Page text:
Fiction reduces reoffending criminal convictions

Josh Pitzalis
2 min readMay 3, 2022

The class would meet every two weeks.

Convicts would discuss literature alongside the judge who had sentenced them.

Failures to show up to class or do the reading would count as parole violations.

This was not your average book club.

After half an hour of silent reading, the discussion began.

It was awkward at first.

Trying to steer the group, Waxler hit on a question about the characters. “Are these bad guys? Or could this have happened to anybody?”

This launched a discussion about moral ambiguity. These characters had acted badly, sure; But the story wasn’t about villains. It was about how mistakes build on themselves, and how quickly people can lose control.

The project discouraged students from talking about their own biographies — but the characters in each story gave them a new lens through which to see themselves.

Through stories, students could imagine alternate futures, and paths to get there. “It allows these guys, who are often stuck in the perpetual now, to break out of the present moment and reflect back on their past, and what they might be able to do to create a future for themselves.”

The course ran a second time.

Then a third.

By the end of the year, 45 percent of probationers in a comparison group had reoffended; five committed violent crimes. In that same time, less than 20 percent of the program’s students had reoffended, and only one committed a violent crime.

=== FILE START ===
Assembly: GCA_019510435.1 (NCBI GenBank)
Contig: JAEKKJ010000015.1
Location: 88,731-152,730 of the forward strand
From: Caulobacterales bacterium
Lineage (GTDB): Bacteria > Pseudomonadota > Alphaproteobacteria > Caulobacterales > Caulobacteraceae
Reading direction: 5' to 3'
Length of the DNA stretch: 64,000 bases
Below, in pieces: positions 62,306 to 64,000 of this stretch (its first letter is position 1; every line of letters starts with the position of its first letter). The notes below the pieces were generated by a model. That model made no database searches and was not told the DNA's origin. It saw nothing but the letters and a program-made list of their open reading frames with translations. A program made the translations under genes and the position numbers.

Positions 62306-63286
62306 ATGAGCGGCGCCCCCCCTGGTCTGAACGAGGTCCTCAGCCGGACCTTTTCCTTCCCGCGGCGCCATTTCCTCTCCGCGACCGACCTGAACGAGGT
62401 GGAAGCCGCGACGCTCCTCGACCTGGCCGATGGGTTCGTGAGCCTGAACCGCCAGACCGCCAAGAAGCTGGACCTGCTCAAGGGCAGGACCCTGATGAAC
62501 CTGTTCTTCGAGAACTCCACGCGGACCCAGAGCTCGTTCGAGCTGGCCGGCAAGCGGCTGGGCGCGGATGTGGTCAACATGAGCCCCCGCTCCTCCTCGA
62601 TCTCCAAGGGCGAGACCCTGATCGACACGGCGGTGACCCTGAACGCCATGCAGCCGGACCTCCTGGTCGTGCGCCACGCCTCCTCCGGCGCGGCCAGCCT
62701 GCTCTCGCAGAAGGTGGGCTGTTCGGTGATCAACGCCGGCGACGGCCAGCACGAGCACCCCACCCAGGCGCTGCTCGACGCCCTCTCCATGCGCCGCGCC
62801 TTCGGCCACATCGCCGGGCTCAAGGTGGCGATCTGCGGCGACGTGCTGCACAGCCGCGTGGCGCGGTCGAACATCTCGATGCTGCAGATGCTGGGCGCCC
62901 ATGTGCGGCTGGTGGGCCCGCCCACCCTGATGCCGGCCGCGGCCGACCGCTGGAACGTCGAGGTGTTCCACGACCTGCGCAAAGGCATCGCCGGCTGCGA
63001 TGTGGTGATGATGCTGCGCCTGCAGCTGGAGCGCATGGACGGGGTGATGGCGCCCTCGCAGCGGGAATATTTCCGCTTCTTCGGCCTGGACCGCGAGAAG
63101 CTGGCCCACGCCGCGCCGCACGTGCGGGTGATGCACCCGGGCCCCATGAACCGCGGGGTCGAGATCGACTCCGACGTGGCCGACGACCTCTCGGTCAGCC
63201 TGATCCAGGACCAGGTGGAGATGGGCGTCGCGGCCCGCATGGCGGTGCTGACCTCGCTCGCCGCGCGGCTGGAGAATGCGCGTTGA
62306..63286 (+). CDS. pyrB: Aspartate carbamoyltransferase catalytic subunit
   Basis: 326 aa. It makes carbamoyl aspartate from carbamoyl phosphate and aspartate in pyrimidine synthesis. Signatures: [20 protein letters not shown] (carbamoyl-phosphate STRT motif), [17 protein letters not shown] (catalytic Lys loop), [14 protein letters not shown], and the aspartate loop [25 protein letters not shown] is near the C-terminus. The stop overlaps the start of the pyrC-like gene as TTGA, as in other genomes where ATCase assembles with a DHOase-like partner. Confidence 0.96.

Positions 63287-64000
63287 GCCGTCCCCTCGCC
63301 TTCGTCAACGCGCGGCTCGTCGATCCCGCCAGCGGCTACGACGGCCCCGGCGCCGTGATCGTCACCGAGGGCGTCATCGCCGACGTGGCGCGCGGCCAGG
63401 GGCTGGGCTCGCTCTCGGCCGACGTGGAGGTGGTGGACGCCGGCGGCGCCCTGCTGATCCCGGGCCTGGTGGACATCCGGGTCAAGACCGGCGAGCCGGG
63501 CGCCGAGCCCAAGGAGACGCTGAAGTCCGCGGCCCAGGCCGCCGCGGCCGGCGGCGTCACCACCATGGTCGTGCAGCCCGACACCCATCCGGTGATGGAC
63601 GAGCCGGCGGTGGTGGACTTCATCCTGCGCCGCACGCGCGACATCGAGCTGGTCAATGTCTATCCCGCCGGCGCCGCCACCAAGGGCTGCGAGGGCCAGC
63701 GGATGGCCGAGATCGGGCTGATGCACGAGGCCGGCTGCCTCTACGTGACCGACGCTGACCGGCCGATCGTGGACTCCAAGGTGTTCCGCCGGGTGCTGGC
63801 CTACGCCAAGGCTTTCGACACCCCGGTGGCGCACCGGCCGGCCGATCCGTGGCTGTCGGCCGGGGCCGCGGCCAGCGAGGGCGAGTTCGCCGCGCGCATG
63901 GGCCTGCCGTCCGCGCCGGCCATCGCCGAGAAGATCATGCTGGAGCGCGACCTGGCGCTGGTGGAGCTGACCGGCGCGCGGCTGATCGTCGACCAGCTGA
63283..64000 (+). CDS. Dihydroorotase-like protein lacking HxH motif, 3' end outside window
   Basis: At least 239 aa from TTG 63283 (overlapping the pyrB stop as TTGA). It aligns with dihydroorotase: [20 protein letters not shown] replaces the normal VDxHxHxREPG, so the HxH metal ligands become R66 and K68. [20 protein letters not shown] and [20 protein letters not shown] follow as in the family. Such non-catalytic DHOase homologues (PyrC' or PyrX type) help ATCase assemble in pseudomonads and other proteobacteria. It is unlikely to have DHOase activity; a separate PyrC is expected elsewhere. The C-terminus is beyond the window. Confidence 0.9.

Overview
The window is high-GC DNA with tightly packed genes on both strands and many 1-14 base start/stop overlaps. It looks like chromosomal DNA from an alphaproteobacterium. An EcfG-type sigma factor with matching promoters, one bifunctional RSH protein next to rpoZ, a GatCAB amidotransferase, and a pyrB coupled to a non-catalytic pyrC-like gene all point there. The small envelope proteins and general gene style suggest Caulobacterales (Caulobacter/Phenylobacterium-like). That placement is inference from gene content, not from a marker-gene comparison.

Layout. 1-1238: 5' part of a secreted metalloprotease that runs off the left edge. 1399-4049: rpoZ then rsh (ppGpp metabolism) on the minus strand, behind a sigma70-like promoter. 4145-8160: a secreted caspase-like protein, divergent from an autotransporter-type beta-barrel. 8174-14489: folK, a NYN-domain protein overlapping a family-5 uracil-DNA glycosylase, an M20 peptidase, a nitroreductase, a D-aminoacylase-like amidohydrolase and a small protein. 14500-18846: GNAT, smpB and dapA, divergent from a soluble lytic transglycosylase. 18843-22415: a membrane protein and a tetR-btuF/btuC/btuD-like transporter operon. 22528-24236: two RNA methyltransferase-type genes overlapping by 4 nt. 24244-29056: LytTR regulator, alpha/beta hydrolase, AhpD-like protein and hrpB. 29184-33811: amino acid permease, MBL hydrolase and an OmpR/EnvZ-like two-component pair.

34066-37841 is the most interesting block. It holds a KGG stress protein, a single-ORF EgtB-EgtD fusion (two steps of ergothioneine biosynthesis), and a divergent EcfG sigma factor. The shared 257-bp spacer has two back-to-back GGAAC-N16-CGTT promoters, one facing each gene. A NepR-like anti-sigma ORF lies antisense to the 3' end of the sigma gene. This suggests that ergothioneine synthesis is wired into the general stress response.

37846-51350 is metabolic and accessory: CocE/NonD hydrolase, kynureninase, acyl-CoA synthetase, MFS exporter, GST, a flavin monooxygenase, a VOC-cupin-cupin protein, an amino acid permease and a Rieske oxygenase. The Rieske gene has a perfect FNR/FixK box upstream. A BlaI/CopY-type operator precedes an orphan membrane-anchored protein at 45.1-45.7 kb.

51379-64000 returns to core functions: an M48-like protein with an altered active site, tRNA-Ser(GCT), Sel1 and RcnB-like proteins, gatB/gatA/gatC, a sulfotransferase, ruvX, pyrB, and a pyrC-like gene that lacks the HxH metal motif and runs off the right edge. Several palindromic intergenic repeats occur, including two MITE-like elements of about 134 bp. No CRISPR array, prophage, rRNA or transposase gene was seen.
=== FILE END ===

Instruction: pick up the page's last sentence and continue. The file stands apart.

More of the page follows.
A more ambitious follow-up tracked about 600 students. Again, students were less likely to re-offend, and when they did, they committed less severe crimes.

This was the first program of its kind, and for many, it’s working. It costs about $500 per student, compared to $30,000 for a year of jail time if that student reoffends.

The program in this story is called ‘Changing Lives Through Literature’. Here’s the Wikipedia page.

The program was conceived in 1990 over a tennis match between two angry Bobs. Bob Waxler, an English professor at the University of Massachusetts, and Bob Kane, a judge at New Bedford, Massachusetts’s District Court.

Kane would select convicts and shorten their jail sentences, but only if they agreed to join a reading group led by Waxler.

I found the story in a book called

For the primary research around the idea that reading literature can reduce criminal offenses, there are many anecdotal reports of the benefits of bibliotherapy for prison populations. However, outside of the evaluation of Changing Lives Through Literature itself, there are almost no experimental tests of the benefit of reading literature on the outcome of criminal recidivism.

The author put together a helpful reference of all the primary sources on a downloadable at the bottom of this page